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With its CCiCap award, SpaceX believed it could fly the first crewed Dragon mission by the end of 2015. (credit: SpaceX)

Keeping focused on commercial crew


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More than two and a half years after its introduction as part of the sweeping changes to NASA proposed by the Obama Administration, the agency’s commercial crew program remains one of its most polarizing initiatives. For some, the effort to stimulate the commercial development of vehicles that can carry NASA astronauts to and from the International Space Station, as well as for commercial applications like space tourism and research, is a logical step forward for space commercialization that also enables NASA to devote more resources to exploration efforts. For others, the program wastes money by giving funds to too many companies, including those with little or no experience in human spaceflight, using non-standard approaches that don’t provide the same level of control as a conventional contract, with little hope of additional use of these systems beyond NASA’s own limited needs.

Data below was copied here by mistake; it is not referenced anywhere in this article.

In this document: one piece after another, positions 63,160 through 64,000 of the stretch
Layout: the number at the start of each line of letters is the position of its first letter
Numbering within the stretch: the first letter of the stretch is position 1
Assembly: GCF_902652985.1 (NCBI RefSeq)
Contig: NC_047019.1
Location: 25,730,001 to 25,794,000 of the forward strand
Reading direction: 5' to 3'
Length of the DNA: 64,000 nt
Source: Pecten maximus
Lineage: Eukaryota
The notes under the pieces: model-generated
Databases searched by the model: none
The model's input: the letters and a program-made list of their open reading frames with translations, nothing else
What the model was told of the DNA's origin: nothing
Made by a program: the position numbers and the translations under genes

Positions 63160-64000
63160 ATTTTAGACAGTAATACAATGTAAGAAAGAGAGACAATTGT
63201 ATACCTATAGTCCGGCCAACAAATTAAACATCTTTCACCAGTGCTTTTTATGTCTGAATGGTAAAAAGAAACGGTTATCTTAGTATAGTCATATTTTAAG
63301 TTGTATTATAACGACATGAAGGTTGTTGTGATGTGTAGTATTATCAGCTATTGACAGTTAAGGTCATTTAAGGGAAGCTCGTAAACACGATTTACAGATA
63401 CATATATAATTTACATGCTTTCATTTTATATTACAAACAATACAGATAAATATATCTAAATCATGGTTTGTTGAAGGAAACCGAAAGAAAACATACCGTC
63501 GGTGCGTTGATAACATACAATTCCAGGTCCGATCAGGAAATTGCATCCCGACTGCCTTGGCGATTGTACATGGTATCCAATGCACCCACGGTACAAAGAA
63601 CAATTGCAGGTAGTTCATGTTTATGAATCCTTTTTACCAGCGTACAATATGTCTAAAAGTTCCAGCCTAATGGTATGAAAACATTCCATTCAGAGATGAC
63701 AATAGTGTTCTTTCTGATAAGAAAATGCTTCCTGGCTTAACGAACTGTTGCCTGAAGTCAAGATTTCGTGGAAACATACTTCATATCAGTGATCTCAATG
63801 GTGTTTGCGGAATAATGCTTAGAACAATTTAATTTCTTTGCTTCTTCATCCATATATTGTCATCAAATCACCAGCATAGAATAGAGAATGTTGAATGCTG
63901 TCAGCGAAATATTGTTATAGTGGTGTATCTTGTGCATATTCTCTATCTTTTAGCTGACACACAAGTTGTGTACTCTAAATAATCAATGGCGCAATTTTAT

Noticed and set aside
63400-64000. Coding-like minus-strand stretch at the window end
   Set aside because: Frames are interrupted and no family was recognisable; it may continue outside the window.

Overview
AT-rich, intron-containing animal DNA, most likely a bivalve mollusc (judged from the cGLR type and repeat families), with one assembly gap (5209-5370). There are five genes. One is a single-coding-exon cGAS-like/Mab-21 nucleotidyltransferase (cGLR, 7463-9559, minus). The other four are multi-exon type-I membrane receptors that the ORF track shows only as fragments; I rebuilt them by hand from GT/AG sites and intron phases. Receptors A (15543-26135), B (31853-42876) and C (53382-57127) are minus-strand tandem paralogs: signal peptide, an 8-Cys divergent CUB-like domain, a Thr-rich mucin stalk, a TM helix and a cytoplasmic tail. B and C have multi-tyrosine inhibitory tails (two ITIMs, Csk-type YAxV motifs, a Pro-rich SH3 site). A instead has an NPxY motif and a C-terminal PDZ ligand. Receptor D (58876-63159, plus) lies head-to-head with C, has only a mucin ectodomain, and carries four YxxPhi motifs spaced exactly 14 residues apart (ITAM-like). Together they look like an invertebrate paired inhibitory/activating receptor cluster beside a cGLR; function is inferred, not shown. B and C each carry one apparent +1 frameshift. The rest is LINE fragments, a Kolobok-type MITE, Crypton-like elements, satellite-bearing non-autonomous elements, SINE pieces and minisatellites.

“This is all leading to a plan that gets us to a flight to the ISS with people on board by the end of 2015,” said SpaceX’s Reisman.

Despite that debate, the commercial crew effort continues, with the award last month of three funded Space Act Agreements to Boeing, Sierra Nevada Corporation, and SpaceX for the next phase of the program, called Commercial Crew Integrated Capability, or CCiCap (see “Commercial crew’s winners and losers”, The Space Review, August 6, 2012). In the six weeks since those awards, those companies have been busy starting work on them, including achieving some of the early milestones in those agreements. Those efforts, though, have not eliminated the concerns of some, including those worried about a mismatch between system development and safety requirements.